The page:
For some people, once is not enough when it comes to traveling to space — even if each trip costs tens of millions of dollars. Japanese billionaire Yusaku Maezawa is apparently one of those people.
Virginia-based Space Adventures announced today that Maezawa and his production assistant, Yozo Hirano, will be taking a 12-day trip to the International Space Station, and documenting the adventure for Maezawa’s YouTube channel.
The Japanese pair will fly to the station and back aboard a Russian Soyuz spacecraft that’s due for launch on Dec. 8, under the command of Russian cosmonaut Alexander Misurkin. All the medical checks have been made, and the trio is due to begin about three months of training at Russia’s Gagarin Cosmonaut Training Center in Star City in June, Space Adventures said.
“I’m so curious, ‘what’s life like in space?'” Maezawa said in Space Adventures’ news release. “I am planning to find out on my own and share with the world on my YouTube channel.”
Maezawa made his fortune by founding an online clothing business called Zozo, and then selling a $2.3 billion stake to Yahoo! Japan in 2019. He’s known for collecting artwork including a $110.5 million Jean-Michel Basquiat painting, and for running giveaways on Twitter.
Maezawa has also put tens of millions of dollars toward a trip around the moon in a SpaceX Starship craft, in the company of a crew that he’s in the process of selecting. That #dearMoon mission is currently set for 2023.
Last year, Maezawa planned a reality-TV contest to choose a female companion for the round-the-moon trip — but he quickly gave up on that idea and apologized to the 27,722 women who applied.
His choice of a companion for the trip to the International Space Station is strictly a business matter: Hirano worked for Zozo and serves as a film producer for SpaceToday Inc., which is managing aspects of Maezawa’s #dearMoon project. Hirano will be responsible for documenting Maezawa’s space station mission on video.
Maezawa and Hirano will be the eighth and ninth clients of Space Adventures to take a Russian ride to the space station in the past 20 years. The first client, California investment adviser Dennis Tito, paid somewhere on the order of $20 million for his 2001 trip, but the fare is thought to have tripled or even quadrupled since then.
Twenty years ago, Tito’s trip was extremely controversial. Today there’s a standardized process for accommodating spaceflight participants, or SFPs, who want to visit the space station. And now that SpaceX is flying people to orbit, the market for private-sector spacefliers is opening up after years of scarcity.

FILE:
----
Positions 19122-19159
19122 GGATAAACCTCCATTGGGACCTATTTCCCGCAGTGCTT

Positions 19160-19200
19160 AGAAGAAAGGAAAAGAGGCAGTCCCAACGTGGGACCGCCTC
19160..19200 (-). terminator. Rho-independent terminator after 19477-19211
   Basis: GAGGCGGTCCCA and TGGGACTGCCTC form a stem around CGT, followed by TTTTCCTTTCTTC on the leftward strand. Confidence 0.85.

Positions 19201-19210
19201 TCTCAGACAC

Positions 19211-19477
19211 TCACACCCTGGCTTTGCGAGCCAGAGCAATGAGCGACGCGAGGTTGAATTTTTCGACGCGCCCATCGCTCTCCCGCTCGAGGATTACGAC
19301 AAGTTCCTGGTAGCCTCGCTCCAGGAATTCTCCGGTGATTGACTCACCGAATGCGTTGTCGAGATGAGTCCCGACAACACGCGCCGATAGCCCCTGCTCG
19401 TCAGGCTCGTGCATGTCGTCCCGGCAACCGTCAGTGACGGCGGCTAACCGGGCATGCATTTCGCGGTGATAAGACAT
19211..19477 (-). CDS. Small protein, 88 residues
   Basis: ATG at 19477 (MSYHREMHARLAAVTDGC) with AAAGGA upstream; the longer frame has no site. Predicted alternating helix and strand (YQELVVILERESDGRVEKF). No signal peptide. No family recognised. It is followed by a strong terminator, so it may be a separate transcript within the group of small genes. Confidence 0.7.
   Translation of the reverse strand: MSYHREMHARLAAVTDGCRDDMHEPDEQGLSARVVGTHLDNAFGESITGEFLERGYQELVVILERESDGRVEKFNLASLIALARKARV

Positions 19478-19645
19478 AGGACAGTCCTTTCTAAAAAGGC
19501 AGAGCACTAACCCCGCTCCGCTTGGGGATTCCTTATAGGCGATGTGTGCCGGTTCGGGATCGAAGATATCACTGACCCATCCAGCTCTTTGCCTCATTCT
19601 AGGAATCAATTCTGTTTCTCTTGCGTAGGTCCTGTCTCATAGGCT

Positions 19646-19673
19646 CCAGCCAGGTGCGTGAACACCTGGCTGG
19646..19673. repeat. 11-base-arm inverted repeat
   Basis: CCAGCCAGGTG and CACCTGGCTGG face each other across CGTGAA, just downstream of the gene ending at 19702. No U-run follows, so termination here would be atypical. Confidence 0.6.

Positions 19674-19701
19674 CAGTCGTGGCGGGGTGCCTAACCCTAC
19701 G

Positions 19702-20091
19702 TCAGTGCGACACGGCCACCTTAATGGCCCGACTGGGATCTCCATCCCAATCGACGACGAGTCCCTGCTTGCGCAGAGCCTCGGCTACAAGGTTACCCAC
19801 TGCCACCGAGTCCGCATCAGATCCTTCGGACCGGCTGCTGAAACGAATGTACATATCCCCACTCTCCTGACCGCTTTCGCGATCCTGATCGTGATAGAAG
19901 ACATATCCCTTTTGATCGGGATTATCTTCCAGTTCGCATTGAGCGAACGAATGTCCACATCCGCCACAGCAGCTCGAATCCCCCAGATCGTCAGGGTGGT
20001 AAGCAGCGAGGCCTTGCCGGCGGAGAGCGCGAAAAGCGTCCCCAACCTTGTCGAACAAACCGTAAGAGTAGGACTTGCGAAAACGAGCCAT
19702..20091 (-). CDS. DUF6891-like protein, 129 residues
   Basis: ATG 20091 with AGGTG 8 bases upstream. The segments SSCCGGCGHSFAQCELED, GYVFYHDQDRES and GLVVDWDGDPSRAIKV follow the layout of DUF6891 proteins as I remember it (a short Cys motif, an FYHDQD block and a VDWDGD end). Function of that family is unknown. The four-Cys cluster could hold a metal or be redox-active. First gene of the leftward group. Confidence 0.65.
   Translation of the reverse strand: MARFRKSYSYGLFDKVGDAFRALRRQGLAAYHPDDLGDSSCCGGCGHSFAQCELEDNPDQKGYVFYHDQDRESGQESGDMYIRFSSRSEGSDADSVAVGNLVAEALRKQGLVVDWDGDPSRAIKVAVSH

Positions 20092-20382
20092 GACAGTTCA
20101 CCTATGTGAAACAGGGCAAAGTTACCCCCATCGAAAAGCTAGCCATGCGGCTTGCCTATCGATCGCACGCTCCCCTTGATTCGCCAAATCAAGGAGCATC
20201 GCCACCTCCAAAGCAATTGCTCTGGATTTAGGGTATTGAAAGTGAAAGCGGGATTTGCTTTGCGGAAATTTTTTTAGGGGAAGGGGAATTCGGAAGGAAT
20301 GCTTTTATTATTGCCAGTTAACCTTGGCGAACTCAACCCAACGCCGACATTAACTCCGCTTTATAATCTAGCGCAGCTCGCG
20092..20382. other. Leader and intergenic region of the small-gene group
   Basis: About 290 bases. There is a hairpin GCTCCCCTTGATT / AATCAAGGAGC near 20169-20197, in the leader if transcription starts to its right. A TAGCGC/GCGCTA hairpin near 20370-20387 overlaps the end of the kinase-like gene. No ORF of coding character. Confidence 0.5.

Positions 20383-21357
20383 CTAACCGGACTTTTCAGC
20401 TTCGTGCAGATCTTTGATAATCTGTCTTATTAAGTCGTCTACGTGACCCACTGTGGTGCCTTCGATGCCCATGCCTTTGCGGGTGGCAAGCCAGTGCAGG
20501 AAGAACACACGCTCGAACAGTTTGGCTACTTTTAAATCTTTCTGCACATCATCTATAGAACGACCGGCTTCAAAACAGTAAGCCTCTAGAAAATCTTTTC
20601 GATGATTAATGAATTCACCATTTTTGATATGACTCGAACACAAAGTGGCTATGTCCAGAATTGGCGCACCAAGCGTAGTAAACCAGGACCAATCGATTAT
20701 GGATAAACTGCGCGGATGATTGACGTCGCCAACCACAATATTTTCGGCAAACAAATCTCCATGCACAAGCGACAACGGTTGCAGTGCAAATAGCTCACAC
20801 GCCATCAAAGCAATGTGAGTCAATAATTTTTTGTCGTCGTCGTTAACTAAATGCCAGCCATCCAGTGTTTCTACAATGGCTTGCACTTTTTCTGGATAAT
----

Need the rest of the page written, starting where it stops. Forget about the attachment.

“This is the first time two SFPs will fly together, and the first tourist mission to the ISS in a decade,” said Eric Anderson, Space Adventures’ CEO and chairman. (SpaceX is due to send a private-sector crew to orbit in September, followed by a privately funded trip to the space station scheduled for as early as next January.)
Maezawa’s status as SpaceX customer came to light back in 2018. In contrast, his interest in a space station trip wasn’t widely known until today. But Space Adventures spokeswoman Stacey Tearne suggested that the project has been in the works for a while. “Eric has known Mr. Maezawa for several years,” she told me in an email.
Even if Maezawa follows through on the Starship trip as well as the Soyuz trip, he wouldn’t be the first to buy a double dose of spaceflight. Seattle-area software billionaire Charles Simonyi purchased two trips to the space station through Space Adventures, in 2007 and 2009.
Russians pick their star for space movie
Despite Anderson’s comment, the precedent for flying two privately funded travelers to the space station just might be established before Maezawa’s trip. The Russian space agency announced today that a Russian actress and director have been selected to film scenes for a movie aboard the station in October.
After undergoing medical and creative assessments, Yulia Peresild and director Klim Shipenko are on the primary crew for a Soyuz mission due for launch Oct. 5, Roscosmos reported. Alena Mordovina and director Alexey Dudin are on the backup crew.
Russian cosmonaut Anton Shkaplerov will be the Soyuz commander.
The actresses were picked from a field of 20 finalists after a months-long competition. They’ll be working on a film titled “Vyzov,” or “Challenge,” which reportedly tells the story of a female surgeon who’s called upon to perform an emergency operation in space. The film project will be the subject of TV coverage by Russia’s Channel One.
“Mission Impossible” star Tom Cruise is also interested in filming a movie on the space station, most likely as part of a deal involving Axiom Space, SpaceX and NASA. But the schedule for private astronaut missions suggests that project couldn’t get off the ground and into orbit for at least a year. So the race to film the first scripted, non-documentary movie in space appears to be one the Russians are poised to win.